LYB – Adding Strategic Risk to Fundamental Risk

gcopley
Print Friendly
Share on LinkedIn0Tweet about this on Twitter0Share on Facebook0

SEE LAST PAGE OF THIS REPORT Graham Copley / Anthony Salzillo

FOR IMPORTANT DISCLOSURES 203.901.1629 / 203.901.1627

gcopley@ / asalzillo@ssrllc.com

August 28th 2018

LYB – Adding Strategic Risk to Fundamental Risk

  • While LYB is not an expensive stock on a current or forecast earnings basis, the company strategy has changed meaningfully over the last 18 months and creates a story that is now much less interesting than it was.
    • Free cash flow had been directed to smaller opportunistic capex with rapid payback, mainly in ethylene, or directed to share buybacks – which has been the majority.
    • From 2011 to 2017 LYB spent $28 billion on dividends and share repurchases versus $10 billion on capex. As shown in Exhibit 1, in 2017, capex was only slightly lower than dividends plus buybacks. In 2018, with the SHLM acquisition and the raised capex, the spending on dividends and buybacks will fall below capex and acquisitions for the first time.
  • We don’t like the SHLM acquisition and we don’t like the spend on the new PO facility, but in times of peak profitability companies can get away with some marginal strategic decision. LYB has a large cash cushion assuming that the average cash from operations for the last six years can continue. Note that the trend in cash from operations has been negative since 2013
    • But, as we have been discussing in recent research, the US ethylene and polyethylene market is much weaker in Q3 2018 than expected, and while we are not calling for a global market collapse in ethylene, 2H 2018 could be much worse than 1H 2018.
  • LYB is very levered to the ethylene and polyethylene markets – the only company potentially more levered is Braskem – a company that LYB is contemplating acquiring.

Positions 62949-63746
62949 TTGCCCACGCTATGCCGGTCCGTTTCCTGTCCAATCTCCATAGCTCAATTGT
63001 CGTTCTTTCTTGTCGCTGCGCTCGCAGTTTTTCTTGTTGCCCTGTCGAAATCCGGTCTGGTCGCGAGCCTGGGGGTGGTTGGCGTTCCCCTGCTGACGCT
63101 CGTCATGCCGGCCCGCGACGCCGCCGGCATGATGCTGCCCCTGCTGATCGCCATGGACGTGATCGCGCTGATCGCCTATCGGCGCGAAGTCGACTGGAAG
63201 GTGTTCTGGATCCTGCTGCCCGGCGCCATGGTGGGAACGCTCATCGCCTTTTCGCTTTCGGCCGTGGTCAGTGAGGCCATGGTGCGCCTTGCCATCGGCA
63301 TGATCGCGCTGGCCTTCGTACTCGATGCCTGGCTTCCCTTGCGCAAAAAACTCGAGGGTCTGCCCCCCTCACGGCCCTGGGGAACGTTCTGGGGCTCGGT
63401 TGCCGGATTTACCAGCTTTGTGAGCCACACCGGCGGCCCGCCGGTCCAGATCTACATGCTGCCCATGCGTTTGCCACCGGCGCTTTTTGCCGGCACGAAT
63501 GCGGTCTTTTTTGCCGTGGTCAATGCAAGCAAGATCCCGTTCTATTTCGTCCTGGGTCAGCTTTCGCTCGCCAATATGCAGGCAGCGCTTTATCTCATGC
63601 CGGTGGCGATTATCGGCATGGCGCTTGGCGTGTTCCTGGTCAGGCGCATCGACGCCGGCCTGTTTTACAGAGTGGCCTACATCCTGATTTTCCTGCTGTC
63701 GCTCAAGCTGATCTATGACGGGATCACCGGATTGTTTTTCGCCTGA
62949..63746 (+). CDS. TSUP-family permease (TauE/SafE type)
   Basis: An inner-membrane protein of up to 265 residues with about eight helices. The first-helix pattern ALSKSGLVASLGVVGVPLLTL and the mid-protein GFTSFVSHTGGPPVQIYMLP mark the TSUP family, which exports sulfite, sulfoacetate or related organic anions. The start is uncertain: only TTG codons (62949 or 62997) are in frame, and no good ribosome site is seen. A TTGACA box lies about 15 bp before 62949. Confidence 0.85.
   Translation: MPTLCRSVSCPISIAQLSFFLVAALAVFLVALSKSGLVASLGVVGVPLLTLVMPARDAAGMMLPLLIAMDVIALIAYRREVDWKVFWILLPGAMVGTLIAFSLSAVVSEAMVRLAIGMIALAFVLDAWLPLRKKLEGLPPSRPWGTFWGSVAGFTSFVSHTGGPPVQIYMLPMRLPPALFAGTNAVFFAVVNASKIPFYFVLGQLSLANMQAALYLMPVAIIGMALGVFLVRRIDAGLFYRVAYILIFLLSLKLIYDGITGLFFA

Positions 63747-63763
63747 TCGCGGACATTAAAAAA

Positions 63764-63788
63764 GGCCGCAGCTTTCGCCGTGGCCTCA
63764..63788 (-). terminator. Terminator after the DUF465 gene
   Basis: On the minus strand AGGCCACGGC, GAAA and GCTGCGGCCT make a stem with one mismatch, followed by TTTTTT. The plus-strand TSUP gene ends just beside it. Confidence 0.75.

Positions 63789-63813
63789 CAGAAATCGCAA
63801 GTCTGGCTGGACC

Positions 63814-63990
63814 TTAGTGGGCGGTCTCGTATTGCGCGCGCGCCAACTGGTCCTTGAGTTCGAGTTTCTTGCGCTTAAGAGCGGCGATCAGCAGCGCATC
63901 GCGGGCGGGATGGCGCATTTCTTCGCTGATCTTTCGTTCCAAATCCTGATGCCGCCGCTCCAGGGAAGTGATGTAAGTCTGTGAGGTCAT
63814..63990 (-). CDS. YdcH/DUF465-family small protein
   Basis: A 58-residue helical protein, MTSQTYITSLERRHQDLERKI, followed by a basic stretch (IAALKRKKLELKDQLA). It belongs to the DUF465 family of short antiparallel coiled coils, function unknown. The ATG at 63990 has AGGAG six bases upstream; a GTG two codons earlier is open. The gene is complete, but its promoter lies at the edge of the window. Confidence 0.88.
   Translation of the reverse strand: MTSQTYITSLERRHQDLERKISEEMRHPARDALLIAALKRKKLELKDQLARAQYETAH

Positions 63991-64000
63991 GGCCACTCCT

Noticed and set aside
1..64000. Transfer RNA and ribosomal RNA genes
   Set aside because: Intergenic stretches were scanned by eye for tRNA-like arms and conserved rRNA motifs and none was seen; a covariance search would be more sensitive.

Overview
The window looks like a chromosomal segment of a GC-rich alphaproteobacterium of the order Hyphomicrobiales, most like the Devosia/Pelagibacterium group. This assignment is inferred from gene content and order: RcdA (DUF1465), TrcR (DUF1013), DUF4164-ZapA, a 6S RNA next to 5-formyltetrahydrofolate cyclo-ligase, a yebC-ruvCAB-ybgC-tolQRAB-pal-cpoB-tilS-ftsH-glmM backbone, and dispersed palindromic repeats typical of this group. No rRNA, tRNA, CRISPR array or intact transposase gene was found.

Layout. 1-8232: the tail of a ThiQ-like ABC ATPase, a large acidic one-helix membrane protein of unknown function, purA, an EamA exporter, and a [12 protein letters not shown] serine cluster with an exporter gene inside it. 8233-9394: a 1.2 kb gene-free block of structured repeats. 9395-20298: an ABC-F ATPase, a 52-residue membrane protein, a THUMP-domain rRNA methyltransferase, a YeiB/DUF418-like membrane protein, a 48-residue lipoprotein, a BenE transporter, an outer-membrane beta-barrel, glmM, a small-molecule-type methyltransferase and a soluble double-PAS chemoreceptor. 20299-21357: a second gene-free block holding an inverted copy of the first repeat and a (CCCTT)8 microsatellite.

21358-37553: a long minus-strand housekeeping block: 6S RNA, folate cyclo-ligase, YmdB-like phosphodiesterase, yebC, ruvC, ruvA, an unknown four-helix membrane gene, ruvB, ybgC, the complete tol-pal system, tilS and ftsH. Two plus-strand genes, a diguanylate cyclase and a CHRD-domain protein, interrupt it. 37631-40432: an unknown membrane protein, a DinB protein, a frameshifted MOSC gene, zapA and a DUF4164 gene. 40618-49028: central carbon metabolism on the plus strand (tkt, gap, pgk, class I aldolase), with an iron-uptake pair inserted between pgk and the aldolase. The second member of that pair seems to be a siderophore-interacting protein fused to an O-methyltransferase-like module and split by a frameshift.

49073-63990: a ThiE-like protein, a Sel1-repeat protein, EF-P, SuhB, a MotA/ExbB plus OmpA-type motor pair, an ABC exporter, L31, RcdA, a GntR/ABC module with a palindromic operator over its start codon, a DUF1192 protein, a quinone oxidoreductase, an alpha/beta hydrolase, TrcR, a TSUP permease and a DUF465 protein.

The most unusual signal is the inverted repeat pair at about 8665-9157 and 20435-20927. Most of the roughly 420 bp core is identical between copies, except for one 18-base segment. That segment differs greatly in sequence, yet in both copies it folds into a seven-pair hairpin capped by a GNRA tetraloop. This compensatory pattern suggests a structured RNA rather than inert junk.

• LYB has only been public in the “good times”. Times when the US shale advantage has been in place and while we have seen 8 years of global economic expansion.
    • A continuation of higher NGL prices in the US, combined with an erosion of polymer prices around the world could take billions of dollars out of EBITDA for LYB in 2019 if what we are witnessing today is sustained.
    • We do not believe that this is likely, but if it appears to be a possibility as we move through 2H 2018, LYB could easily revisit valuation lows of 2017 – downside of 20%.

Exhibit 1

Source: Capital IQ and SSR Analysis

Details

In our opinion LYB is starting to make some considerable strategic errors, and while a recovery in the ethylene/polyethylene market would expose the relative attractiveness of the stock from a valuation perspective, without this there are risks.

Polyethylene has drifted further in the US in August, while ethane prices have moved slightly higher. Integrated polyethylene margins could be as much as 7 cents per pound lower in the US in Q3 2018 versus Q2 if there is no recovery in September – Exhibit 2.

LYB has around 12 billion pounds of ethylene capacity in the US and if the company saw this full decline across the entire US ethylene portfolio, it could knock 50 cents per share from earnings sequentially.

  • On the plus side, styrene has not seen the same decline as polyethylene as most is sold on a formula.
  • On the negative side – Europe will also most likely be weaker in Q2.
  • Currently Q3 estimates are 60 cents lower than Q2 – possibly conservative enough but it is unclear as refining margins look like they will be lower in Q3 versus Q2 without a recovery in September.

Exhibit 2

Source: Bloomberg, Capital IQ, and SSR Analysis